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Should Church Street open to traffic??

  • Yes

    Votes: 11 39.3%
  • No

    Votes: 17 60.7%
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Advocatus Diaboli
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Discussion Starter · #1 ·
I was walking around Liverpool City Centre last weekend and it just hit me. With the completion of Paradise street development should Church Street open to traffic again? I think it should.

What's your opinion????
 

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I'm not sure about this one,people have got used to it being pedestrianised for so long now.
On the other hand maybe if it was for Buses (or Trams) only it would work.
I'll vote yes if only to avoid sitting on the fence.
 

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Yes.
Any and all pedestrianised streets are shit. Only small roads in city centres which are incapable of handling traffic should be pedestrianised, an example being the Cavern Quarter. Big wide streets should NOT be pedestrianised. It has that 'Anywhere UK' feel to it.
 

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Nope, nope, nope. Paradise street will be padestrianised and will be lovely, also the council are renevating Church street too, more pollution? nope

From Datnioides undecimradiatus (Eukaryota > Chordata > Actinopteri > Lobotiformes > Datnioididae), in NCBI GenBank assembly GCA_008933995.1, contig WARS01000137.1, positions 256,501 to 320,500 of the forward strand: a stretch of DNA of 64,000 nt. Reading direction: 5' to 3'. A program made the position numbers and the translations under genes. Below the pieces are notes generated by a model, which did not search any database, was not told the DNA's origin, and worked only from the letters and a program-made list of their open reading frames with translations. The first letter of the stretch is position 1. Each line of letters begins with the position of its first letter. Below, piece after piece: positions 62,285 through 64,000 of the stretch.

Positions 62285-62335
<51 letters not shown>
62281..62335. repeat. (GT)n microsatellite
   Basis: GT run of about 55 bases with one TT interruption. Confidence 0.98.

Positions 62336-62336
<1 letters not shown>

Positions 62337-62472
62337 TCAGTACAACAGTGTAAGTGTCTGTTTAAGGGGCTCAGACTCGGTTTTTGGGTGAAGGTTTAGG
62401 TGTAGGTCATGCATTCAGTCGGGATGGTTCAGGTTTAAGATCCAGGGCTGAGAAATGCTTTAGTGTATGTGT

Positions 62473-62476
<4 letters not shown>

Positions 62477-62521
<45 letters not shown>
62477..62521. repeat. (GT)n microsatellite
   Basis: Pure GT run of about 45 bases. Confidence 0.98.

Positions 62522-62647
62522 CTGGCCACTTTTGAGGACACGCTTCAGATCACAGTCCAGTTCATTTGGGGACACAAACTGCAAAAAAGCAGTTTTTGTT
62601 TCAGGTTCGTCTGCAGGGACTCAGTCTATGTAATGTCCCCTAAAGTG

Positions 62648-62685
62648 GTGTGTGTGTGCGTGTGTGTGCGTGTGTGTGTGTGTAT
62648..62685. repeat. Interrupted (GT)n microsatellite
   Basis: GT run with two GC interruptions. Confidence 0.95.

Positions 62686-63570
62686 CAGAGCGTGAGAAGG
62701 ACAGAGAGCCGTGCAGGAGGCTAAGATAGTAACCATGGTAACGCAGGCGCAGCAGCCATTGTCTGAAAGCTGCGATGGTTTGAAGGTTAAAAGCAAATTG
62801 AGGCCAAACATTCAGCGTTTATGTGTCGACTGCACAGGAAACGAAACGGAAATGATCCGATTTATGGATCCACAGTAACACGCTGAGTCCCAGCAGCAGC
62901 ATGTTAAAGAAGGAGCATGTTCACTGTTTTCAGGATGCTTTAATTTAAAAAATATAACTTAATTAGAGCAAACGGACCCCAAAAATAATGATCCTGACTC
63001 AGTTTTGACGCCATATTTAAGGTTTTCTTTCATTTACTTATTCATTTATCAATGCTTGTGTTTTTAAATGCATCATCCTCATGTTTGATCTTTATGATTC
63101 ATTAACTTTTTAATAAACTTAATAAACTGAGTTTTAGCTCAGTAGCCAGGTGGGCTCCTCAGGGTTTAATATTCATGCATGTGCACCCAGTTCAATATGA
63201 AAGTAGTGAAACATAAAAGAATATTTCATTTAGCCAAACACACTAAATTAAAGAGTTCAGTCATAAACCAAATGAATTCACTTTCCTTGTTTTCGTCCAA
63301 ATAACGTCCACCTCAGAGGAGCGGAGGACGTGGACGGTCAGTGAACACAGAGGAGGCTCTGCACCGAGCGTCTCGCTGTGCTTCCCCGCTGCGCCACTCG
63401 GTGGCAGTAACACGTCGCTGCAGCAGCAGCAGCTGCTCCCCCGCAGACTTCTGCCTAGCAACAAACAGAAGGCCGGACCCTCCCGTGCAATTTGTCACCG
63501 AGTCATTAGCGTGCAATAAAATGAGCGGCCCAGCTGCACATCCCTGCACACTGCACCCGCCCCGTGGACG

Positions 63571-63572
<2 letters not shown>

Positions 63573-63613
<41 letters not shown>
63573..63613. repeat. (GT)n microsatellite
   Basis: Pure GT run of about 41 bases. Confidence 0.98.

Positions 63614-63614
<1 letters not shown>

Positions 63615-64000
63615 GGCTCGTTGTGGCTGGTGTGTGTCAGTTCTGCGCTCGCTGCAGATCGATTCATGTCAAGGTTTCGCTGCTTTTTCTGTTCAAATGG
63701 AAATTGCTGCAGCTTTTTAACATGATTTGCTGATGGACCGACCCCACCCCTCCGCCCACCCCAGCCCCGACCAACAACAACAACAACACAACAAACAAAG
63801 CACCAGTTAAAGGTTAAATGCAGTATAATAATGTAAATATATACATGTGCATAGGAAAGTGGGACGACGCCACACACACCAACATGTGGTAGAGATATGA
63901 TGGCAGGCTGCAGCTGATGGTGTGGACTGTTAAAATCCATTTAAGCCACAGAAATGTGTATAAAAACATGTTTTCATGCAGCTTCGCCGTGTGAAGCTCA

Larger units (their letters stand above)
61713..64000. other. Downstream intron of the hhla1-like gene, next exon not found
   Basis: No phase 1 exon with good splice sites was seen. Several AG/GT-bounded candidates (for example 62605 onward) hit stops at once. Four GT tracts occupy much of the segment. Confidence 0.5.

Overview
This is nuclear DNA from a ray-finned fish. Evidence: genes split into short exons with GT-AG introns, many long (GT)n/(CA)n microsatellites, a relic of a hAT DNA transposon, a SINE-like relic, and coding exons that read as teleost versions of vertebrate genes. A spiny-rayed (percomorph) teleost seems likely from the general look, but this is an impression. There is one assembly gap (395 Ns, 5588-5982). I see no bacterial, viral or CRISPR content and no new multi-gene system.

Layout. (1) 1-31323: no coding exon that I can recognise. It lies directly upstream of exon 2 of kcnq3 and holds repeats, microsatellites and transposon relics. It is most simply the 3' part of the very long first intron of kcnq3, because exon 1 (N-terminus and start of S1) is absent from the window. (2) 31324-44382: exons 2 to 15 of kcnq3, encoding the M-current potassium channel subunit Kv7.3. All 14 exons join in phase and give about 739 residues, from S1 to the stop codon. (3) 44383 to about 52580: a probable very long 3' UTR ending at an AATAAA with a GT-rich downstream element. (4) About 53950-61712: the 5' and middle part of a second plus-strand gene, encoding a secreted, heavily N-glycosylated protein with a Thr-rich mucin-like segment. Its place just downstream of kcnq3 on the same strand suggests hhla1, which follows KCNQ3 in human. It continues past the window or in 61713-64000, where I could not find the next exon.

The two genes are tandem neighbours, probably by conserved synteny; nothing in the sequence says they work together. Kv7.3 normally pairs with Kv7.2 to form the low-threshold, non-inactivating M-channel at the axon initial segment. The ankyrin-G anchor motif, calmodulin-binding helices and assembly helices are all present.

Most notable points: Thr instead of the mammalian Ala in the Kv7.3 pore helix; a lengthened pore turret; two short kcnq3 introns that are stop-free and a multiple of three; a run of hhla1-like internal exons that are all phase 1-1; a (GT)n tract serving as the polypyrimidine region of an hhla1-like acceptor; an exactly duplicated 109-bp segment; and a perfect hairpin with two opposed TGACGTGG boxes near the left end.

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Actually... I've changed my mind about my post. If there is one place in this country which knows how to do pedestrianised streets PERFECTLY its Glasgow.
They are absolutely fucking gorgeous. The paving and street furniture is spot on. The glass subway station on Buchanan Street helps also, as well as the big screen at the top of the street.
 

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Advocatus Diaboli
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Discussion Starter · #6 ·
Personaly I think with the completion of Paradise street keeping church street closed to the traffic its just a waste of space. I really like big commercial boulevards (like Oxford Street in London), gives a different feeling to the whole area. Church street could do the same for Liverpool connecting Lime street with the Town Hall area.
 

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Yes.

I do think that very wide pathways on either side of a road should be maintained so that there is plenty of room for people to move and sit on benches. At present, it is just unnecessarily wide, and the place would benefit from improved accessibility by motor vehicle. I'm not sure whether it should be one-way, one lane system- but I'd like to see it open to some traffic.

I agree with Accy, the way it is now is just a waste of space- it reeks of "typical British high street". The same as Derby, Warrington, Leeds, Manc.

I dunno if anybody has seen it, but the Headrpw in Leeds could be a good example. It has two songle road ways separated by a large central rservation and allows buses, etc. during the day.